Should we wait for bypass surgery when stenting is available?
Doctors use two procedures to restore blood flow when blocked arteries reduce blood supply to the heart causing chest pain. Bypass surgery creates a new path around the blocked artery. Stenting opens the blocked artery by inserting a tiny mesh tube, called a stent. Randomized trials have shown better results for bypass surgery than stenting in treating multiple blocked arteries. However, these trials did not include patients who had to wait for many weeks before receiving their treatment.
Data access has been approved for a CIHR-funded project to examine results of bypass surgery and stenting done at various times after treatment decision (Principal Investigator - Boris Sobolev, a professor at the UBC School of Population and Public Health). The research team includes Dr. Guy Fradet, a cardiac surgeon at the Kelowna General Hospital, Dr. Simon Robinson, an interventional cardiologist at the Royal Jubilee Hospital in Victoria, Dr. Michael Law, an associate professor at the School, and Sean Hardiman, the provincial clinical director at Cardiac Services BC and a doctoral candidate at the School.
“In BC, where budget defines the number of scheduled procedures, patients often have to wait weeks for non-emergency bypass surgery. Stenting, on the other hand, is available practically without a delay,” explains Mr. Hardiman. "Evidence suggests that patients generally have better long-term survival and fewer myocardial infarctions after bypass surgery than after stenting. However, Prof. Sobolev's work showed that the therapeutic effectiveness of bypass surgery declines with increasing time to surgery.”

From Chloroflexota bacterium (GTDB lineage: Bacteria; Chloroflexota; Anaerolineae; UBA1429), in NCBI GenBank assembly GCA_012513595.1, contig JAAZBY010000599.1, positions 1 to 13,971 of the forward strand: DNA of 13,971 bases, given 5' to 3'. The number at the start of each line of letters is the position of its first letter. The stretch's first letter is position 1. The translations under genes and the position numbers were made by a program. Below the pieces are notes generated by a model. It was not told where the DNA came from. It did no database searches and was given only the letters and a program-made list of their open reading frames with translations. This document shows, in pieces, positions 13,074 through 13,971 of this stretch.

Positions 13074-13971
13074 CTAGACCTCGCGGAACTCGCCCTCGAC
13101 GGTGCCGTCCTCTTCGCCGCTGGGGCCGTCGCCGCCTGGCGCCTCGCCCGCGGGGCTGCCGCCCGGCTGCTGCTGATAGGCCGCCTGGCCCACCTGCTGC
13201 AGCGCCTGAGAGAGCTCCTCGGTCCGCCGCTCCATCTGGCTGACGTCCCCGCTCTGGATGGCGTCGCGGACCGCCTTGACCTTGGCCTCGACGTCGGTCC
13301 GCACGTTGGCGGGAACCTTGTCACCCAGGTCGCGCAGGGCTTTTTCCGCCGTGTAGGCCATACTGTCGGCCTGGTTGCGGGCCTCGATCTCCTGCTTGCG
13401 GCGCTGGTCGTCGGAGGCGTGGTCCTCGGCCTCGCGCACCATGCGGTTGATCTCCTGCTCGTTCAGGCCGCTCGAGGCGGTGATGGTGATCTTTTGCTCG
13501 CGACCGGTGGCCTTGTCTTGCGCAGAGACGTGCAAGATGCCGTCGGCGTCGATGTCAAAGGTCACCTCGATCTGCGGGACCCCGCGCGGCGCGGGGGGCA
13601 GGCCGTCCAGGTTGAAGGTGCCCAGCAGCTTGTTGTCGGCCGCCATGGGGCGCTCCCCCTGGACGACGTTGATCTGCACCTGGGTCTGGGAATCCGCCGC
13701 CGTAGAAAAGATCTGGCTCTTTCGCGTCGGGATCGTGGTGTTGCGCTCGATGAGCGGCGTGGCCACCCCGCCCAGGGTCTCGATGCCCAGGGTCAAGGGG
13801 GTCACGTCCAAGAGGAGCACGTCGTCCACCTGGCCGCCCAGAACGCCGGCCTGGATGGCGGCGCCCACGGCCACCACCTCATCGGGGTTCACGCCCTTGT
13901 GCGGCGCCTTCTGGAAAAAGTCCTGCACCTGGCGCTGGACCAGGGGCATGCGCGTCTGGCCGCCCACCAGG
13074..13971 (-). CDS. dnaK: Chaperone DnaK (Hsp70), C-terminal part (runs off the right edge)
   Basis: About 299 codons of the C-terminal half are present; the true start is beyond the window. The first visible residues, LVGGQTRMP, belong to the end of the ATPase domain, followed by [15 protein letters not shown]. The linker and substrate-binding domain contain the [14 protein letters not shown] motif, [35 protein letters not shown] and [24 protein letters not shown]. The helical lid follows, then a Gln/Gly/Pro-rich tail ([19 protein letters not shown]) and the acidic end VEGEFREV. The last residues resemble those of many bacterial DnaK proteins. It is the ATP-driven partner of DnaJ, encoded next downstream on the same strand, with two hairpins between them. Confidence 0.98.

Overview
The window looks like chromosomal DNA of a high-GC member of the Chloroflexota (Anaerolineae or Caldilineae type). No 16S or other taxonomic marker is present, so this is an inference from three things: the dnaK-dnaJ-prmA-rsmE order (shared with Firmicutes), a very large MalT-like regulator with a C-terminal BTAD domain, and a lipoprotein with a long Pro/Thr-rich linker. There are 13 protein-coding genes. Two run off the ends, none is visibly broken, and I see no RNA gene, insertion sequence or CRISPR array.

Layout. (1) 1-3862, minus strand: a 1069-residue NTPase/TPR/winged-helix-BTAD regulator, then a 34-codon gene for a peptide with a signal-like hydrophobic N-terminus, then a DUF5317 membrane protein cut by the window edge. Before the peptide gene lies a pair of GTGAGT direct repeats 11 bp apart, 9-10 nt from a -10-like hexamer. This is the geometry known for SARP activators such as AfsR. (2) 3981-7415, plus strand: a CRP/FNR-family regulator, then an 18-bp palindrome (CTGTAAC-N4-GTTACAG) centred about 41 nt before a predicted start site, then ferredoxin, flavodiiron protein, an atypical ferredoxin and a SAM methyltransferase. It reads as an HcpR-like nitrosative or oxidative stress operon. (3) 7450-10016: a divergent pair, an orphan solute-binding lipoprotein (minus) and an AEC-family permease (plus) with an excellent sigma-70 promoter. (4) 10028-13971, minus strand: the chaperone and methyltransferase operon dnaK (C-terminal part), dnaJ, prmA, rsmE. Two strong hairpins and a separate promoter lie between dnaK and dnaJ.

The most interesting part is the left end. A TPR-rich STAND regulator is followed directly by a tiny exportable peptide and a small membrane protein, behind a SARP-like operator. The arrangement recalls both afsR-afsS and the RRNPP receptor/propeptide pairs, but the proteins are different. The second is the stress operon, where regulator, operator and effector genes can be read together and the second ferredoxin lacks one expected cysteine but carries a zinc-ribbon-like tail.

The investigators will determine whether results of bypass surgery performed within clinically acceptable times are still better than results of immediate stenting. This knowledge will help doctors decide how to treat blocked arteries when patients face delays for surgery.
For the project, Population Data BC will be linking records from Cardiac Services BC Registry (HEARTis), hospitalization records from the BC Ministry of Health and the BC Vital Statistics Agency files.